These days, Hillary Clinton appears unstoppable. White voters, and particularly white women, are at least momentarily enthusiastic about her, and without the white vote the Republicans are destined for defeat. But Bill de Blasio, New York City’s progressive mayor, may yet emerge as an unintended impediment to Clinton’s presidential quest.
It’s not that de Blasio has dreams of challenging Hillary, whose 2000 senatorial campaign he managed. Rather, de Blasio’s mayoralty stands to pose as a headache for the would-be Democratic Dynasty. Right now, the city is showing signs of slipping into the bad old days. Crime, fiscal recklessness, and homelessness are stirring like discordant strains of music. If New York City again goes awry, Hillary will be called to answer for it.
The city’s tabloids blare out true tales of shootings jumping by 10 percent, and Brooklyn students slipping rat poison into their teacher’s water bottle. But going soft on street crime is not the Clintons’ way.
In Clintonworld it is one thing to be mindful of the needs of the poor, and quite another to spit into the eyes of middle-income voters. Bill Clinton was the guy who actually ended welfare as we knew it. He also understood that if the Democrats were soft on crime, the party’s brand would suffer as it did in the 1968, 1972, and 1988 presidential elections, when crime was an issue.
As Arkansas Governor, Bill oversaw the execution of Ricky Ray Rector, a killer with an I.Q. of around 70, ignoring last-minute pleas to stay the death penalty. Clinton also denied a request by Rev. Jesse Jackson to pardon his Wharton alumnus half-brother—who still languishes in federal prison, having conspired to commit murder for hire. Yes, Clinton gave a pass to the late fugitive financier Marc Rich—a darling of the Democratic donor base and a former client of Scooter Libby, Dick Cheney’s convicted chief of staff, who failed in his own bid to wrangle a presidential pardon—but killers are a whole other story.
While New York has proved to be a mother lode for the money and attention Bill and Hill crave, it has also created headaches for the Clintons with its hyper-ethnic and identity-driven politics. Remember, the last time Hillary ran, she was flummoxed at a late October 2007 presidential debate over whether she supported then-New York Governor Eliot Spitzer’s proposal to grant drivers licenses to illegal aliens.
Her gaff led Barack Obama to chime-in, “I was confused on Senator Clinton’s answer… I can’t tell whether she was for it or against it,” and left Clinton to stammer, “I did not say that it should be done.” That moment marked the beginning of the end for Clinton. Her loss just months later in Iowa simply confirmed a reality that many had failed to grasp in the moment.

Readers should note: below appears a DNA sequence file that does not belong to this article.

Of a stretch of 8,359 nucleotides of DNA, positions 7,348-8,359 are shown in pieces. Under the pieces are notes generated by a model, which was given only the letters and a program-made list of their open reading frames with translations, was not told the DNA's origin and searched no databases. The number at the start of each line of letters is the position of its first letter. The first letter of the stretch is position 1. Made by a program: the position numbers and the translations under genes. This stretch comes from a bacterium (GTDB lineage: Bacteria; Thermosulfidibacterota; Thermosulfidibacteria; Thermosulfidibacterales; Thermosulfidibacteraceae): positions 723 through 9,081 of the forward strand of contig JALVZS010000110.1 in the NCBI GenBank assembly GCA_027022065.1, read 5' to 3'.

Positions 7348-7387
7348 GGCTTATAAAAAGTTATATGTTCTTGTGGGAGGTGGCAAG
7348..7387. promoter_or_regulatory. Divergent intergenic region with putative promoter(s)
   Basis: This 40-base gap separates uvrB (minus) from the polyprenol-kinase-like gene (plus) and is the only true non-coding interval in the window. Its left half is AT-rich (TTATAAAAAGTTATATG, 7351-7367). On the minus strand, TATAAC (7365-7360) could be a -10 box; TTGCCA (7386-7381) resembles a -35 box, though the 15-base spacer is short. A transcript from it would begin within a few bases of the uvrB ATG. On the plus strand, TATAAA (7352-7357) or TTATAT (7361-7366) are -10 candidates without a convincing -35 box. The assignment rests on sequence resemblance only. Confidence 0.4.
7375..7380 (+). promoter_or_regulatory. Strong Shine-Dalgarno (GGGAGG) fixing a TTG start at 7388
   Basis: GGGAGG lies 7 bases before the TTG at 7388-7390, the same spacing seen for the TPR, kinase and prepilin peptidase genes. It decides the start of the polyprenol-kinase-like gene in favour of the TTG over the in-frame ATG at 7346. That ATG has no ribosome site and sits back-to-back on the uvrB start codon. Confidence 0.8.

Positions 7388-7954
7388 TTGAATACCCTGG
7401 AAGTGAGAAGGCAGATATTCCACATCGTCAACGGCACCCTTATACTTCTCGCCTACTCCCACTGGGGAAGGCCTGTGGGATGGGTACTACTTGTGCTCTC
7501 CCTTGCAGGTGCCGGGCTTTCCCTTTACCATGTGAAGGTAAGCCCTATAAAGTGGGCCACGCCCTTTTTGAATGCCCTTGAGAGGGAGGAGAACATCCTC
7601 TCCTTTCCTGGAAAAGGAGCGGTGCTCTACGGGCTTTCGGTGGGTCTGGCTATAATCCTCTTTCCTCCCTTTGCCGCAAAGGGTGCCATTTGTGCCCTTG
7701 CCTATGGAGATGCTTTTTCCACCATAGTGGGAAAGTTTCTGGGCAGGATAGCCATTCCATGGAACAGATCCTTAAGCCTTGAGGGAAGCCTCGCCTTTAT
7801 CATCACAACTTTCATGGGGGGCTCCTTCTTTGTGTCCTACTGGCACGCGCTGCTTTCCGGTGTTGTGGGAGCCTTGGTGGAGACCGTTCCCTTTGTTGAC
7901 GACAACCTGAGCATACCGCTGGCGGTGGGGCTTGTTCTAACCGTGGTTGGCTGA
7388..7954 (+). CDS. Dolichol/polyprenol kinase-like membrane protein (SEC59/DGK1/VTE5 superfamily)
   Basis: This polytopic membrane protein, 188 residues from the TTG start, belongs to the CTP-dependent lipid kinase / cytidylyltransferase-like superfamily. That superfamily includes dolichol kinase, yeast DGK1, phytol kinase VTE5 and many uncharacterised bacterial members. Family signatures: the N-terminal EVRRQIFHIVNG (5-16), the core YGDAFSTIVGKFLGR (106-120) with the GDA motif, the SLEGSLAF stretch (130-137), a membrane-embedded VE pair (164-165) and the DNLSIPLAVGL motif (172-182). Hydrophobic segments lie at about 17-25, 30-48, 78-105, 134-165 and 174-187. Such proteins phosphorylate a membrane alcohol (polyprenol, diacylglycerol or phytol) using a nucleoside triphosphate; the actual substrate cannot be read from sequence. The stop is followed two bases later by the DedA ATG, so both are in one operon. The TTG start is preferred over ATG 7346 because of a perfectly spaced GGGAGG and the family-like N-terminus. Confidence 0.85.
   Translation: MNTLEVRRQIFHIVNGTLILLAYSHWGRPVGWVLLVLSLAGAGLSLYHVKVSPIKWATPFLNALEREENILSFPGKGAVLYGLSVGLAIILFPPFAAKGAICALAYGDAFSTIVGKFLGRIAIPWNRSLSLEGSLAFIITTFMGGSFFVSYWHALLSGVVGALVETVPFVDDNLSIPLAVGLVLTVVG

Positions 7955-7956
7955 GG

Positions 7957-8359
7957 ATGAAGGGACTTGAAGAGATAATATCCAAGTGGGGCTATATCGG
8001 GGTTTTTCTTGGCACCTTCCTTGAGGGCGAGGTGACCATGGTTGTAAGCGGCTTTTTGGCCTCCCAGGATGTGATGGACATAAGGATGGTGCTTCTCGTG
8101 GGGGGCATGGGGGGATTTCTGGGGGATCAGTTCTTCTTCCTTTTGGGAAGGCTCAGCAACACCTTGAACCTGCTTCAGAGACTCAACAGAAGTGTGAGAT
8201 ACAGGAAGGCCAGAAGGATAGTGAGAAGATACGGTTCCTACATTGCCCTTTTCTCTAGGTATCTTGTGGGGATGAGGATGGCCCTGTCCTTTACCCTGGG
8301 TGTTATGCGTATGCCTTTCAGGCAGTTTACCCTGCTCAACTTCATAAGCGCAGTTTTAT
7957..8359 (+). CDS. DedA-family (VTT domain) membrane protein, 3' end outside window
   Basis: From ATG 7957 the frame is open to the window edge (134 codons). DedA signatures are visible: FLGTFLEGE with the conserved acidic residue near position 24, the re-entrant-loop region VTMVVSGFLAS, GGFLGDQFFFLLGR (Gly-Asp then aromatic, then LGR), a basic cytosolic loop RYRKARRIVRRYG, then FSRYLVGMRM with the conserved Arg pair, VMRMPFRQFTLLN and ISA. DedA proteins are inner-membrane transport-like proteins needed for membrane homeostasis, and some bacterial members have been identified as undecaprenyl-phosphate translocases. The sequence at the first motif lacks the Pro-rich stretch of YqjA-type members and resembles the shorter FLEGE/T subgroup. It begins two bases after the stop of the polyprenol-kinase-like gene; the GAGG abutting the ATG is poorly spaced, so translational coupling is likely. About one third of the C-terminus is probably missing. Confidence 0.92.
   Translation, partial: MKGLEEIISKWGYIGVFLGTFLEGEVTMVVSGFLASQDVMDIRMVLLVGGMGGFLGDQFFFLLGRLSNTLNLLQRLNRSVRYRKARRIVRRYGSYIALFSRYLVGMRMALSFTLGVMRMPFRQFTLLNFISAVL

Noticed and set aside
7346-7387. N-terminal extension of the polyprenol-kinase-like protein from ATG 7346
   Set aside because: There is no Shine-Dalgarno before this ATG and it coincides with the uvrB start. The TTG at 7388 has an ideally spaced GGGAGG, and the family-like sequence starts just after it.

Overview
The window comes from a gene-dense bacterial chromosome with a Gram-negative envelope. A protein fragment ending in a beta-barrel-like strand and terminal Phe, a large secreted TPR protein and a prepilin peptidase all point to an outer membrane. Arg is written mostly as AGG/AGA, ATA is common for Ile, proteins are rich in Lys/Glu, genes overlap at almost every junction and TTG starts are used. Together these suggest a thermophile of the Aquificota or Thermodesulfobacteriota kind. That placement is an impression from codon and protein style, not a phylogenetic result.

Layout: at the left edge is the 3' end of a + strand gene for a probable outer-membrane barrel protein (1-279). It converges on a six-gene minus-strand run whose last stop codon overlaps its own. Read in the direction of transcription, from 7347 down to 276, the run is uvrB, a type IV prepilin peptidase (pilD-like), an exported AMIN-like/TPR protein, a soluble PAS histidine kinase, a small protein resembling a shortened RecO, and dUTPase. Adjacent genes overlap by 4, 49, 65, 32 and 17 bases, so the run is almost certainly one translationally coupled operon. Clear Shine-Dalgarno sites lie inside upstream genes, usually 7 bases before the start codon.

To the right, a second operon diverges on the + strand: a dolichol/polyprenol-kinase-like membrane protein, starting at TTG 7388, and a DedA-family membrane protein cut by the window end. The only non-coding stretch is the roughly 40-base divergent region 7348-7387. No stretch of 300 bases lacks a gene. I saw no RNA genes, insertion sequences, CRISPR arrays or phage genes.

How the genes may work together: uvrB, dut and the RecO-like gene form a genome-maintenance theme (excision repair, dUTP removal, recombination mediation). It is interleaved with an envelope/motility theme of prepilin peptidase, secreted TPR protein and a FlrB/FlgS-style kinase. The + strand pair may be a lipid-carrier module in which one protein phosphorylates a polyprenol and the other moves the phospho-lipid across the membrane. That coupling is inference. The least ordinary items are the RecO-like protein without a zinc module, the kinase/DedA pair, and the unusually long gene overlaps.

A political divorce from de Blasio by Clinton would be ill-advised, but a de facto trial separation might be worth considering. Clinton will need to put distance between herself and the Mayor before Election Day 2016, assuming that she is the nominee—the same way that New York Governor Andrew Cuomo has used de Blasio as foil in his reelection campaign, even as Cuomo seeks the Mayor’s help in being stamped as kosher for the left-wing.
Cuomo’s campaign ads tout his commitment to the environment, support for universal pre-K, safe streets, and keeping the lid on taxes—all of which play well with Larchmont moms and Great Neck dads. Unlike the Mayor, Cuomo is also all-in for charter schools, the bane of New York’s teachers unions. Unstated and understood is that Cuomo rejected the Mayor’s attempt to tax the city’s golden-handcuffed professionals and the truly rich to pay for his social experiments.
Disengagement by the Clintons from de Blasio won’t be simple, just as it isn’t for Cuomo. It will be complicated by the emergence of progressivism as a Democratic battle cry; de Blasio starring role in the party’s journey away from Clintonian centrism, and Bill and Hill’s never-ending need for cash.
At this moment, Hillary continues her $5 million and counting Wall Street Listening Tour, even as the entrepreneurial spirit of Doug Band, Bill Clinton’s former aide and principal of Teneo, may come to haunt her election bid. Teneo is the global corporate advisory firm that hired Huma Abedin, Hillary’s right hand and the wife of former Rep. Anthony Weiner—even as Abedin was simultaneously being paid by the taxpayers to perform undisclosed consulting work for Clinton at the State Department. Among Teneo’s clients is MF Global, the collapsed brokerage firm headed by ex-New Jersey Governor Jon Corzine.
The Clintons know that the progressive label is now essential for any Democrat who is seeking to seize the national stage. Luckily for Hillary, Bill is already on the case, as he actively seeks to redefine progressive, much as he once redefined “is.”
When New York Democrats renominated Cuomo for governor last month, they did so after watching a videotaped message from Bill lauding Cuomo, who was his HUD secretary, for Cuomo’s “progressive” vision. In his Clinton’s words, “New York has once again become a progressive beacon for America.” Whether New York is a beacon is debatable, as its population continues to grow at a snail’s pace and each decennial census is a reminder of how the state has fallen from its past glory. Texas now tops New York in population, and Florida should be there by 2020.
Regardless, the test for Hillary is whether she can continue to keep progressives happy while still appealing to the center. For her sake, New York cannot revert to the way it used to be. Bill de Blasio, the Clintons are counting on you.